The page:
Did South Florida have another segregated beach?
11/21/2011, 11:14 p.m.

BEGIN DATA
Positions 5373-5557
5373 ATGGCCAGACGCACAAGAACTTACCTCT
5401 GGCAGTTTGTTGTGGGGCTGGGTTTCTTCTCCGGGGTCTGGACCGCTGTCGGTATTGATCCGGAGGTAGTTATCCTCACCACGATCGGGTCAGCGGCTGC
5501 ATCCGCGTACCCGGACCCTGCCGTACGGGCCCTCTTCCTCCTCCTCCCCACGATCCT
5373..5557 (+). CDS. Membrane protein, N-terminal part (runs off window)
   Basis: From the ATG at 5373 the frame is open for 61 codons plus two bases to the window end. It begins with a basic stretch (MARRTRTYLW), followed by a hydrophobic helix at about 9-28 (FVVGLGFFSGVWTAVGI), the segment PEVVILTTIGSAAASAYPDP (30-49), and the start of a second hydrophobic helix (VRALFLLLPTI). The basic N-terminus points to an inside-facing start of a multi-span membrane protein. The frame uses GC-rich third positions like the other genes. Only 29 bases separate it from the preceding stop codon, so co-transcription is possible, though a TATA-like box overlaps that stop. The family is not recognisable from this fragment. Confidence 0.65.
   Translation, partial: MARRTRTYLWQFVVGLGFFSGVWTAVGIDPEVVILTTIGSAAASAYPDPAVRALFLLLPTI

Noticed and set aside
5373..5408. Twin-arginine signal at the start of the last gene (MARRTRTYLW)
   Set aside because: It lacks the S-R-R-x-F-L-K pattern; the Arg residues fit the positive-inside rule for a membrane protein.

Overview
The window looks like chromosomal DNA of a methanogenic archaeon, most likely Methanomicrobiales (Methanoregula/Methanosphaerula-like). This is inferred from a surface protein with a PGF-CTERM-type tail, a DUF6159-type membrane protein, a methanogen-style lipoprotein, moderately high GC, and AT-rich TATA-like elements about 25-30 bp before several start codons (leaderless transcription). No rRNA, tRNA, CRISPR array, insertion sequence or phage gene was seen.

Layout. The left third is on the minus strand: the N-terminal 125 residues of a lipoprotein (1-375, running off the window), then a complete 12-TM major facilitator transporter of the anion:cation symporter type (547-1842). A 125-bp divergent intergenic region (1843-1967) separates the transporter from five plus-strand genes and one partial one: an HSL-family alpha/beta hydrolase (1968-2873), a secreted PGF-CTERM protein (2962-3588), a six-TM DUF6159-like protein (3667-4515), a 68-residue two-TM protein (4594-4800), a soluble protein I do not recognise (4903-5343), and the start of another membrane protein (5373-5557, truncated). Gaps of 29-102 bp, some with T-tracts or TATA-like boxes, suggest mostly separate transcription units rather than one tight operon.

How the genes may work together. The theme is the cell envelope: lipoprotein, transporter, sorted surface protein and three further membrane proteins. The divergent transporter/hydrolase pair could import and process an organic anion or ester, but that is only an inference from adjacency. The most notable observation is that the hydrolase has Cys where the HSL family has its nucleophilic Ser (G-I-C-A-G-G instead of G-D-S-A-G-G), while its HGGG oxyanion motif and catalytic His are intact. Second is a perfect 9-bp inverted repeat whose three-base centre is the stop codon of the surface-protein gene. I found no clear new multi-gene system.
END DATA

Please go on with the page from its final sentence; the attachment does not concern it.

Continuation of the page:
Uncovering the mystery of a Jim Crow-era beach When most people think about Black beaches that were created during the days of segregation in South Florida, Virginia Key Beach is the name most often cited. But the Biscayne National Park in Homestead believes that there was also a Blacks-only beach that was once located where the park now resides. Unfortunately, they dont have much evidence of its existence. Everything from when exactly the beach was created, to how long it existed and even its basic parameters remain unclear at this point, explained Charles Lawson, the cultural resource manager of Biscayne National Park. Due to limited physical evidence, the park is turning to older Miami residents to share any artifacts or photographs of the beach. But mostly, they are hoping that people will decide to participate in their oral history project and tell their stories and experiences of what they remember of the Homestead Blacks-only beach. The point of the project is to get some detailed information on the site because nobody seems to know anything about it, Lawson said. Iyshia Lowman, a graduate student of anthropology at the University of South Florida, was recently selected to conduct the interviews. Were looking for Blacks and whites whove had experience with the beach, said Lowman, who will continue to conduct interviews until April 2012. Beyond the logistics of the beach, the park hopes the project will shed light on people and their families living during the civil rights movement in South Florida. So far the project has scheduled one interview with someone who has said they attended the park during their childhood. According to the Biscayne National Park, Miami-Dade County constructed a Blacks-only beach that was separate from the white beach at Homestead Bayfront park in the late 1950s and was likely located where their Visitor Center at Convoy Point was later built after the property was purchased by the County in the 1960s. For more information or to volunteer for the oral history project, call Charles Lawson at the Biscayne National Park at 786-335-3676. By Kaila Heardkheard@miamitimesonline.com